In regard to this, differences in status and identity should not be brought out in public spaces. As an illustration, gays and lesbians have the right to access public space so long as they do not reveal their sexuality since that is a private affair. This may also be dictated by what is considered to be the norm in the society. Therefore, public space cannot be said to be universally accessible because the comfort of the individuals have to be taken into account (Iveson 2003). It is actually for this reason that male swimmers were not allowed in McIvers Baths (Sydney) since the pool was only open to women and children despite being referred to as public.
Before determining whether everyone is welcome to public places, it is imperative to note that our behavior in public spaces is controlled by social norms that lay structures on what is acceptable and what is not. Moreover, perceptions on appropriate and inappropriate behavior may vary between social groups and the level of authority. In this case, those in authority may label some activities or people as unusual. In reality, public spaces are also designed differently, either socially or physically, and for different purposes (Nolan 2010). This implies that some activities such as skateboarding may be allowed in some areas while being considered as unsuitable in some other areas. The interpretation for this is that public spaces reflect social norms that should be adhered to in order to gain accessibility. Failure to conform to such norms may lead to being denied access to a public space.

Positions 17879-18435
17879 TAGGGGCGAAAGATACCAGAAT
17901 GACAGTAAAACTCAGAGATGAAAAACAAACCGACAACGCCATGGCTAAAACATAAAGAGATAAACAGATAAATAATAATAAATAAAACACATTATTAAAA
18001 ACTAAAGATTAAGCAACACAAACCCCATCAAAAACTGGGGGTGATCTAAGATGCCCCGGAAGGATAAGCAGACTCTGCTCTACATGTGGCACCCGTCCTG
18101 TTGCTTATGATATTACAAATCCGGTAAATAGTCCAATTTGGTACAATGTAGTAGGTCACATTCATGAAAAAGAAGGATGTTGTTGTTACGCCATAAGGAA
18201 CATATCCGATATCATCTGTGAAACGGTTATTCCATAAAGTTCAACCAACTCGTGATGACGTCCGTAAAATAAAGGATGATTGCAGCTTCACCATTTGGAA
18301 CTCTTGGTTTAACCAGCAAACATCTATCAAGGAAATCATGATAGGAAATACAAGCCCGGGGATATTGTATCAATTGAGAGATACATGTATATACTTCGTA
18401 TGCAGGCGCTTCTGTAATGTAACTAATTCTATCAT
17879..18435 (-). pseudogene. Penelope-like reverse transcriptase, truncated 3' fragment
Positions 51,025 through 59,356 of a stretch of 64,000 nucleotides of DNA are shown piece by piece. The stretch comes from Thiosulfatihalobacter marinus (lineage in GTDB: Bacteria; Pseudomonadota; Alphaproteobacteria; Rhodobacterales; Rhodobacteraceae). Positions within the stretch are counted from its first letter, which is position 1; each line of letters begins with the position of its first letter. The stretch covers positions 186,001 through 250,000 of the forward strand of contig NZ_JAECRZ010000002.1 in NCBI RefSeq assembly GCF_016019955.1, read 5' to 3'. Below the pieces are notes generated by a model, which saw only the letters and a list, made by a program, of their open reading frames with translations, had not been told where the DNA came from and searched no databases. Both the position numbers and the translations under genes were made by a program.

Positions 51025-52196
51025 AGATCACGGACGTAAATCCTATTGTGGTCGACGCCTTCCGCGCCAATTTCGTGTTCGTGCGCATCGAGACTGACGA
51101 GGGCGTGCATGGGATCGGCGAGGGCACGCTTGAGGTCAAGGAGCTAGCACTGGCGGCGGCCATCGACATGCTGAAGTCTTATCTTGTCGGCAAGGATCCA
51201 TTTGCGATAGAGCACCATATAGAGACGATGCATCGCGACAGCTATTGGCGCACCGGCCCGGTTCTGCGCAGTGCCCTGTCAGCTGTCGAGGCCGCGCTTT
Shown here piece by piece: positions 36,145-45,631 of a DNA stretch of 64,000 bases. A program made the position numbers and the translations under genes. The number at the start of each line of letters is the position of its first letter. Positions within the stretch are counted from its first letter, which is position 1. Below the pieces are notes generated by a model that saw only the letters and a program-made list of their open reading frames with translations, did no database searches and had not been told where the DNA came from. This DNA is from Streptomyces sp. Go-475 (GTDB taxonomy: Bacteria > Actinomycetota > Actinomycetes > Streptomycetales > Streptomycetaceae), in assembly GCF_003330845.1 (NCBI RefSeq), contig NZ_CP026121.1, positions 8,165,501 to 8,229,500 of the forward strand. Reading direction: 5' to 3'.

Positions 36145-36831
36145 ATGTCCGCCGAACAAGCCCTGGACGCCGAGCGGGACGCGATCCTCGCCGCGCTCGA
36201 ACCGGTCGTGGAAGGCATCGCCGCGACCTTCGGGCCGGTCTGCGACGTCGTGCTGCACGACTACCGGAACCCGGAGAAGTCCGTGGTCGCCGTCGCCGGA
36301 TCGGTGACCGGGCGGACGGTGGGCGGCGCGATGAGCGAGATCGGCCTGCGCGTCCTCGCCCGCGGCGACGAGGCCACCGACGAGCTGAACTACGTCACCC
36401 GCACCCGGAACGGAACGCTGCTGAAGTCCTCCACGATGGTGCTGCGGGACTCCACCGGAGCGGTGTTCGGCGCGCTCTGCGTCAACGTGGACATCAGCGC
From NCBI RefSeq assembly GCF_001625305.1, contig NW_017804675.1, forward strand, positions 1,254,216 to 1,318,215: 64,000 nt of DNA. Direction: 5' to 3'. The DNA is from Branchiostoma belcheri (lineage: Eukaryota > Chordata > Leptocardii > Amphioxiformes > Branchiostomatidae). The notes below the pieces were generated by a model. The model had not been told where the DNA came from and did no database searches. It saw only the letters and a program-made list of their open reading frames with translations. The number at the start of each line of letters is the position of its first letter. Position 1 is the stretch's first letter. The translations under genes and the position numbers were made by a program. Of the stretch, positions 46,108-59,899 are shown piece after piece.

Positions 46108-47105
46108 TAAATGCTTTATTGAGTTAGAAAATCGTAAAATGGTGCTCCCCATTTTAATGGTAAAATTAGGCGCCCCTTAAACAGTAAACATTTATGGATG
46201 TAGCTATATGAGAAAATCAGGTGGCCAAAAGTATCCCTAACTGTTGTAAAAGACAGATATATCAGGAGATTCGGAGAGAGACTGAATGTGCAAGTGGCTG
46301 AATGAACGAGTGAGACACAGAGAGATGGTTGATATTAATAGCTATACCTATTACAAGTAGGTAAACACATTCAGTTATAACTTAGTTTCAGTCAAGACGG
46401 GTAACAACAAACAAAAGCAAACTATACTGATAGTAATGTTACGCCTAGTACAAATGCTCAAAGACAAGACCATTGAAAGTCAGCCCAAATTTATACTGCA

When it comes to sexual orientation, showing affection in public spaces for lesbians or homosexuals is a social behavior that should be considered. Such people should always choose the right places to show their affection where they do not hurt or influence others negatively or otherwise (Maria 2013). Being perceived a lesbian or a homosexual in public spaces largely depends on the actions of the people involved. If they choose not to show any affection in public, they might pass as heterosexuals and may not be denied access to a public space.
Feminism and intersectionality should also be viewed by geographers in relation to how it may affect the use and accessibility of public spaces. Indeed, the identity of specific public spaces such as school and workplaces may be affected by the intersectional identities of the people who occupy them. The behavior of the dominant group in a public space eventually determines who is in place or who is out of place (Gill 2007). In some instances, a deaf person may feel discriminated in workplace and hence lack the freedom associated with expression of identity. Similarly, a lesbian may lack freedom to express her identity in a public space that is dominated by heterosexuals.